Giant Reading Program to bring NYT best-selling author to Marion

Publish Date: 02/11/2020

Marion Community Schools is partnering with Marion Public Library, Indiana Wesleyan University, and several other community partners to bring New York Times best-selling author Kimberly Brubaker Bradley to Marion in March as part of the Giant Reading Program. 

The Giant Reading Program, begun by Kari Persinger at Justice Intermediate School this year, centered on a single book selection that participants read: Bradley’s The War That Saved My Life. Fifth- and sixth-graders at Justice all read the book, a historical children’s novel about a girl who was born with a clubfoot, and her struggles during the World War II era. Also reading along were various education classes at IWU, book study groups at MPL, and a few community leaders as well. 

The War That Saved My Life

During a special week in March, Bradley, who is originally from the Fort Wayne area, will be speaking to Justice Intermediate students during a couple school days, and will also be attending a special event at MPL that is open to the community. There will also be several other events related to the story told in the book. Here’s a look at the events:

Tea at the Hostess House
723 W. Fourth St., 2 p.m. March 14. 
This will be an elegant tea including scones, finger sandwiches, fruit, desserts, and more. There will be a brief presentation on proper etiquette. Cost is $5 per person; seating is limited, and students get first priority. Reservations with payment are due by March 6 and should be sent to Kari Persinger at Justice Intermediate School. (Email with questions.)

World War II Photography Exhibit & author talk with Kayleen Reusser
Marion Public Library, 600 S. Washington St.
5:30 to 7 p.m. March 16
Reusser is from the Bluffton area and she has captured the stories of more than 200 WWII veterans over the last few years. She will give a talk about this experience and the books in which she has shared these stories. There will also be photos from the era on display. Refreshments will be served. This event is open to the public, and no RSVP is needed. 

Victory Garden Experience
Boys and Girls Club, 3402 S. Meridian St.
5:30 to 7 p.m. March 17
Enjoy a hands-on activity with the Purdue Master Gardeners, and much more. Refreshments will be served. This event is open to the public, and no RSVP is needed.

Escape Room and more
Goodman Hall, Indiana Wesleyan University, 4201 S. Washington St.
5:30 to 7 p.m. March 18
With the assistance of IWU faculty and students, events will include an escape room where students need to solve clues to escape, plus various learning stations related to the story and historical era in which Bradley set her novel. Refreshments will be served. This event is open to the public, and no RSVP is needed.

Meet the author: Kimberly Brubaker Bradley
Marion Public Library, 600 S. Washington St.
5:30 to 7 p.m. March 19
In addition to hearing from Bradley, you will be able to purchase books and get the author’s autograph. Refreshments will be served. This event is open to the public, and no RSVP is needed.

This special week of events is made possible through the partnership with MPL and IWU, along with sponsorship from Round Robin Bingo, Central Indiana Ethanol, Marion High School Alumni Association, Atlas Foundry, Comfort Suites, and through a grant award from First Books the United Way of Grant County was able to purchase the books for the reading program.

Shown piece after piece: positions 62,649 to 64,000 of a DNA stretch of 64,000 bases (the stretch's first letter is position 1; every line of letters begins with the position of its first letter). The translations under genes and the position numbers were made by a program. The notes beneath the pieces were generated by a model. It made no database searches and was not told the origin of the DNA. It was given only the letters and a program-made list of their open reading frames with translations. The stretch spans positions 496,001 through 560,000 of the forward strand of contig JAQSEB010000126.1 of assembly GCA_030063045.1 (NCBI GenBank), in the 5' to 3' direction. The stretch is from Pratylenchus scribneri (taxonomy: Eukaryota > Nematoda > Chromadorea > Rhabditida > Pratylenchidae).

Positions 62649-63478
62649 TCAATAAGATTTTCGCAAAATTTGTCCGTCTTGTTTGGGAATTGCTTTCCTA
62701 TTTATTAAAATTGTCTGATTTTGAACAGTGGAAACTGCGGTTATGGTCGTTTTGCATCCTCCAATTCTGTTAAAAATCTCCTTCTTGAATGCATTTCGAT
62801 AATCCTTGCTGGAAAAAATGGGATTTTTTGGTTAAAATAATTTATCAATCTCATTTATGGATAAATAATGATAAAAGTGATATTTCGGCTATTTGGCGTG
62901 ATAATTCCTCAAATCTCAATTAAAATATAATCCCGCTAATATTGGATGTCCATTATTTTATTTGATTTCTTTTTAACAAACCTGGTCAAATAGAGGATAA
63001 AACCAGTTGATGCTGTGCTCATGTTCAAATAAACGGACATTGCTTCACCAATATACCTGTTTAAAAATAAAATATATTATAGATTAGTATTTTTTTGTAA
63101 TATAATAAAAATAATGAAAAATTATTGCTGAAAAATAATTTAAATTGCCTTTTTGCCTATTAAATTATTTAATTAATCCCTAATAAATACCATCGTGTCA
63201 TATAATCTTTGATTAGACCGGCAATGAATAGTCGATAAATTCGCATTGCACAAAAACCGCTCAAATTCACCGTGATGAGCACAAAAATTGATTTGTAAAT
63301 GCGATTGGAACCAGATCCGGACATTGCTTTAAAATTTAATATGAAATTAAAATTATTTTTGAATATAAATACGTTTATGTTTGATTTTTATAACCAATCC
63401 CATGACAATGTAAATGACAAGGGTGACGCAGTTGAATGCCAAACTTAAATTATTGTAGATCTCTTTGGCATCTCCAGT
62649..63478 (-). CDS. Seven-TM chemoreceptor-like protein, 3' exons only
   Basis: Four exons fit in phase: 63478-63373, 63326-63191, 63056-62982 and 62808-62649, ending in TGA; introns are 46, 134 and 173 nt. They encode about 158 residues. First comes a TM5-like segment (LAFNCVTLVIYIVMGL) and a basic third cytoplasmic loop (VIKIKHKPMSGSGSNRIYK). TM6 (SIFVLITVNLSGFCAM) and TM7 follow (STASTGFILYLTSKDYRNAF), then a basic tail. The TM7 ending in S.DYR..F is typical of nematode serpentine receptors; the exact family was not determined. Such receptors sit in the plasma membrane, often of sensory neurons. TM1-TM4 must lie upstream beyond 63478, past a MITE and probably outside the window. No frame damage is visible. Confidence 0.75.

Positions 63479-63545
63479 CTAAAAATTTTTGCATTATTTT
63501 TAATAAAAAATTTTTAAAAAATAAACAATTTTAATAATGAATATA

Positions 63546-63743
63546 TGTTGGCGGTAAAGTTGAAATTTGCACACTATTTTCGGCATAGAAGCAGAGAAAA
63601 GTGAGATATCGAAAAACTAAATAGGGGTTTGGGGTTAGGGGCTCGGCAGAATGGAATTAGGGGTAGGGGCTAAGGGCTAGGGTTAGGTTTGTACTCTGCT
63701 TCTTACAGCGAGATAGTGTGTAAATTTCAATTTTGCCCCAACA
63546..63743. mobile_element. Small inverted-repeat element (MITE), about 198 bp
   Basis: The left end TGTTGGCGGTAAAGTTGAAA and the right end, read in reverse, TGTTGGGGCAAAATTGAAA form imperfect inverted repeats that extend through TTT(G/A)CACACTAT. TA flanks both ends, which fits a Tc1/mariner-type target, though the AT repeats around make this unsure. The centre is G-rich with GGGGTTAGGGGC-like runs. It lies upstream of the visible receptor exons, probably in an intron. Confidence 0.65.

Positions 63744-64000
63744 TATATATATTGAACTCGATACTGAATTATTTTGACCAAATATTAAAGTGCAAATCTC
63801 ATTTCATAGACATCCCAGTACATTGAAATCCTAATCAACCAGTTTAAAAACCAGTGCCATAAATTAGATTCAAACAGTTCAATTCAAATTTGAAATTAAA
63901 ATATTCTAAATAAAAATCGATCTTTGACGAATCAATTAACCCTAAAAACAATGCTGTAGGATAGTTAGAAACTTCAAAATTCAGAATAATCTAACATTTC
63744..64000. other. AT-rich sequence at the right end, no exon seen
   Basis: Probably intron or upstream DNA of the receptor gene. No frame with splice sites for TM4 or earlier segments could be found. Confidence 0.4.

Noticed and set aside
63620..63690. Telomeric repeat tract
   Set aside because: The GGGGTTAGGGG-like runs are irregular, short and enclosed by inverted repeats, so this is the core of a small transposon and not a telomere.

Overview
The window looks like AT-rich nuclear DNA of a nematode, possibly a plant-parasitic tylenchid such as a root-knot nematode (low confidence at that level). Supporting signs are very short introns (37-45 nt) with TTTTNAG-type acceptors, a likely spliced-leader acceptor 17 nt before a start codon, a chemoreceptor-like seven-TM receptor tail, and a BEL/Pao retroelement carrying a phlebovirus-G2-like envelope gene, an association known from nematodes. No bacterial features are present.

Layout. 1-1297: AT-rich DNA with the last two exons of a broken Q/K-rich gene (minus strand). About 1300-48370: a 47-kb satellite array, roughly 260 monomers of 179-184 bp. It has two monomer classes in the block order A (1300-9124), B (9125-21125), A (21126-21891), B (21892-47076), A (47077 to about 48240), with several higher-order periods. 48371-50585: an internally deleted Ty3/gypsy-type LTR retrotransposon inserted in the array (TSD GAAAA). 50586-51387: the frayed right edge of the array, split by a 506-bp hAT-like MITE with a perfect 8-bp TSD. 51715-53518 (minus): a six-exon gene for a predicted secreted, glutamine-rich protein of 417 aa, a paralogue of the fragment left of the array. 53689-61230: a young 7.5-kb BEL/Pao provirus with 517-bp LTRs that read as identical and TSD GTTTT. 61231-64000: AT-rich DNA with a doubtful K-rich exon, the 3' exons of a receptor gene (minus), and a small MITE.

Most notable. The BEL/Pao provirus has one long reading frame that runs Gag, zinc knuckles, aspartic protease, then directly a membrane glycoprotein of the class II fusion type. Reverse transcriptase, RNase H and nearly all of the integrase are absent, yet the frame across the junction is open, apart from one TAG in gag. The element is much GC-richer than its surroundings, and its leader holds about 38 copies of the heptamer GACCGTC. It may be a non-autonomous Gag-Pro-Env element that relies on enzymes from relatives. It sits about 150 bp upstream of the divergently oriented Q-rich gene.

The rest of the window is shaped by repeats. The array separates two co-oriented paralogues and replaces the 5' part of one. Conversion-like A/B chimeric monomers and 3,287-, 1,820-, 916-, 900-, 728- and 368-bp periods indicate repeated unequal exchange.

We hope you will consider reading The War That Saved My Life and add these special events to your calendar! This is an amazing opportunity right here in Marion.

We hope to make the Giant Reading Program an annual community event. If you are interested in getting involved as a sponsor or in any other way, contact Kari Persinger at Justice Intermediate, or ask for information at Marion Public Library.

More about the author:

Kimberly Brubaker Bradley

Kimberly Brubaker Bradley

I was born in Fort Wayne, Indiana, in 1967. I loved to read — I was the sort of kid who would skip recess to go talk with my school librarian — but I didn’t know any writers, and I didn’t think it was the sort of job I could have. I loved chemistry, too, and I majored in chemistry in college. I was lucky, though, to go to Smith, a liberal arts school where I was encouraged to learn everything that interested me, and I took lots of writing classes, and, fortunately, a class on children’s literature taught by none other than Newbery medalist Patricia MacLachlan. She and Jane Yolen, who ran a writer’s group nearby, encouraged my very early (and very bad!) efforts.

I married my high-school sweetheart and we both started medical school. I dropped out after six weeks, which was an excellent decision even though it took a lot of courage at the time. I realized I really wanted to be a writer. My husband stayed in medical school — another excellent decision — and for awhile I worked as a research chemist and wrote stories late at night and on weekends. By the time I was pregnant with our son I was getting enough freelance and ghostwriting jobs that I could quit being a chemist. A few years later, my husband finished his training to become an eye surgeon, and we moved so he could join a practice in Bristol, Tennessee. I was pregnant with my second child, our daughter, and my first book, Ruthie’s Gift, was under contract. It was a pretty exciting time.

Now my children are mostly grown. My husband and I are still in Bristol, where we live on a 52-acre farm with an assortment of horses, a dog, and way too many cats. We love to travel, and I especially love learning about history from all over the world. My most recent book, The War I Finally Won, is my seventeenth published book. I am so
grateful that I get to spend my life doing what I love to do.

I use she/her/hers pronouns.

>> Read Kim’s blog here!